Can I exhaust my fan into my attic instead of out the roof or wall?
Never exhaust air into spaces within walls, ceilings, attics, crawl spaces or garages. The humidity may damage the structure and insulation.
What type of exhaust fan is best for a sauna or hot tub area?
High CFM-rated devices are normally recommended for this type of application.

Can I use a fan in a steam shower?
No. Since these are normally sealed chambers, a vacuum will be created.
Can I vent more than one bath fan out of a roof or wall cap?
No. Always follow the manufacturer's recommended ventilation requirements.

Thursday, April 14, 2011

Upgrade Kits

Broan Bath Fan Upgrade Kit

Broan Bath Fan Upgrade Kit
Do you have an old, ugly, noisy, worn-out Broan or Nutone bath fan?  Now it's easy to replace the old bath fan with Broan's Model #690 Bath Fan Upgrade Kit.  The upgrade kit will move more air and is quieter than the old model too.
  • No re-wiring
  • No new duct work
  • No hassels
  • New motor (60 CFM and 3.0 Sones) reduces sound up to 50%, improves air movement up to 20%, and helps control humidity that causes mold and mildew
  • New grille - Upgrade your bathroom's look with a modern white grille (can be painted)
  • No special tools are required - kit includes everything you need
  • Two motor plates included to fit most economy fans

Broan 690 Upgrade Kit replaces the models below:
If your grille looks like this:
The fan is very likely one of these models:
Housing Dimensions:
670, 671, 688, 689

N671, N688

7-1/2"x7-1/4" only
* 8" x 8-1/4" are not compatible

693, 695, 696N

Broan 690 Upgrade Kit replaces the models below:
If your grille looks like this:
The fan is very likely one of these models:
Housing Dimensions:
670, 671, 688, 689

N671, N688

7-1/2"x7-1/4" only
* 8" x 8-1/4" are not compatible

693, 695, 696N
More Information:

  • Model: 690
  • Manufactured by: Broan

Tuesday, April 5, 2011

Fixing That Old Attic Fan

Whole house or attic fans are a wonderful thing to have and often replace air conditioning units for people in climates where the evenings are cool in the summer. When the attic fan is working properly, it provides an air exchange for the entire house and encourages breezes to flow freely through the rooms. If the fan has stopped working, you may think you have to call in a repairman, but the job may be simple enough to do yourself.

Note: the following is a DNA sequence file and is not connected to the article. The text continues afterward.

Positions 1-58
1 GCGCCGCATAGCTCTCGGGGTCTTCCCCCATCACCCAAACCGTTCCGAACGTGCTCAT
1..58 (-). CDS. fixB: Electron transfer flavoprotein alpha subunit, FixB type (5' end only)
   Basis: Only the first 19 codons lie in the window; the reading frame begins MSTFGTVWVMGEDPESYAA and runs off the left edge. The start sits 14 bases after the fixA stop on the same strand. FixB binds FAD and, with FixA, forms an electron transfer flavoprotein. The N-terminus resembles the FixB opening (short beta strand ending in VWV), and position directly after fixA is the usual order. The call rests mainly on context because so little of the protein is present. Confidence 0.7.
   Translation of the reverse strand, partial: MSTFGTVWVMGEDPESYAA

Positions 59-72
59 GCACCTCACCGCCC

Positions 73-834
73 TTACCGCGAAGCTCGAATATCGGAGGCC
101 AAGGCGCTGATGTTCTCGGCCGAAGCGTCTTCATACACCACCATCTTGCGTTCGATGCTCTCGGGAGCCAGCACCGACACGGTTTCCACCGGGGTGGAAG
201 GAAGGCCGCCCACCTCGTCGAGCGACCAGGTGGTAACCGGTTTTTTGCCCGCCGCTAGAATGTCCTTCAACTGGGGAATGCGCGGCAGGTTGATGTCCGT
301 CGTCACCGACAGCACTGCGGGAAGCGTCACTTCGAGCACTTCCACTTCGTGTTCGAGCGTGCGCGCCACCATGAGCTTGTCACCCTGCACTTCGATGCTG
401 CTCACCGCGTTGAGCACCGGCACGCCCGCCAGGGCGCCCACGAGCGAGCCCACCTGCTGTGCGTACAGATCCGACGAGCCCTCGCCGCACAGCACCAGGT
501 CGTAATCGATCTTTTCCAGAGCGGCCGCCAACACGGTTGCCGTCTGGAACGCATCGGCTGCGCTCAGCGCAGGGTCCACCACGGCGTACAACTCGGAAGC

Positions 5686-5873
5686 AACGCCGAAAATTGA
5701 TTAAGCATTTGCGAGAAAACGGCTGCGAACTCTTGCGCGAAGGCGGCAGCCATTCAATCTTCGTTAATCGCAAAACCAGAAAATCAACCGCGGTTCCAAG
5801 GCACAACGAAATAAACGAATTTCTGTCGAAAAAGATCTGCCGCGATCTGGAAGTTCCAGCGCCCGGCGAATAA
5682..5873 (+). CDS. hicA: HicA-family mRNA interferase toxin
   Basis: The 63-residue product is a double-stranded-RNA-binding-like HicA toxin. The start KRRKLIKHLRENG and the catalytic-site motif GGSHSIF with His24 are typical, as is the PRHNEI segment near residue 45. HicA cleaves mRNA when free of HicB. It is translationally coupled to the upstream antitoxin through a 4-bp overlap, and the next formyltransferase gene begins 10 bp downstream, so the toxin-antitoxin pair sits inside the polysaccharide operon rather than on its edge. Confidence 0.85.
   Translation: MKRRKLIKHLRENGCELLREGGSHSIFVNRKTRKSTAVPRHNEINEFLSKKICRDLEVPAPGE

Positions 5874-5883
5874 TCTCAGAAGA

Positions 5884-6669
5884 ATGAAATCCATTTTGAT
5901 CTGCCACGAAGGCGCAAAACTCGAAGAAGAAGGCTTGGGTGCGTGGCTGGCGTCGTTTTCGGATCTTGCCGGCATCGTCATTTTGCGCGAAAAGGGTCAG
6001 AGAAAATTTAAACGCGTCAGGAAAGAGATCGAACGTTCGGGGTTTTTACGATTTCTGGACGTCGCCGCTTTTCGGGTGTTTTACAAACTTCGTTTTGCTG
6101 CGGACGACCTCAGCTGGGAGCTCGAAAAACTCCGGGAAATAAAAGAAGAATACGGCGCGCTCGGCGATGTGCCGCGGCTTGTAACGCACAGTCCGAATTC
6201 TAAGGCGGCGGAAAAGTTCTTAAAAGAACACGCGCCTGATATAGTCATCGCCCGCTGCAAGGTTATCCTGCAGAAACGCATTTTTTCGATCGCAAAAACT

things you'll need:
Voltage sensor
Extension cord
Electric light
Parts as needed

Identify the problem. This may sound simple enough, but the way you proceed depends heavily on the source of the problem. Many fans have either motor malfunctions or troubles with a thermostat.
Diagnose electrical problems with an extension cord. If your fan plugs into a standard outlet, simply bring an extension cord and a small lamp up to the attic with you. Keep the extension cord plugged into another outlet, plug the fan into it and see what happens. If the fan works, then you've probably got an electrical problem. Try plugging the lamp into the outlet dedicated to the fan; if it doesn't work, you've identified the problem.
Check the thermostat. Many attic fans stop working because of a problem with the thermostat. If your fan has an "off/on" switch that can bypass the thermostat, try that and see if the fan turns on. If it does, you've found the problem. If it doesn't have that option, remove the thermostat to see if the fan still functions. Be sure to disconnect any electricity at this point.
Get the right parts for the job. If you've diagnosed a motor or thermostat problem, you should be able to get the parts at
Replace the parts. Once you've got the parts, you can easily follow the manufacturer's instructions for replacing the problem part.

Remember that your fan is an electrical appliance. Use every precaution when dealing with electrical items and turn off the electricity from the circuit breaker whenever you are working on them. Check your paperwork for a warranty before you begin your repair. Your fan's problem may be covered and you may get a free replacement part, service or even a new fan if yours is still covered. Check your prices; sometimes it's cheaper and easier to replace the fan than it is to repair it.

While doing it yourself is very satisfying, you don't want to pay more for the parts than you would to get a brand new fan.If your problem is within the electrical system of your house and you don't have experience with wiring, seek professional help. Electrical work can be tricky and dangerous and if you feel you are in over your head, you probably are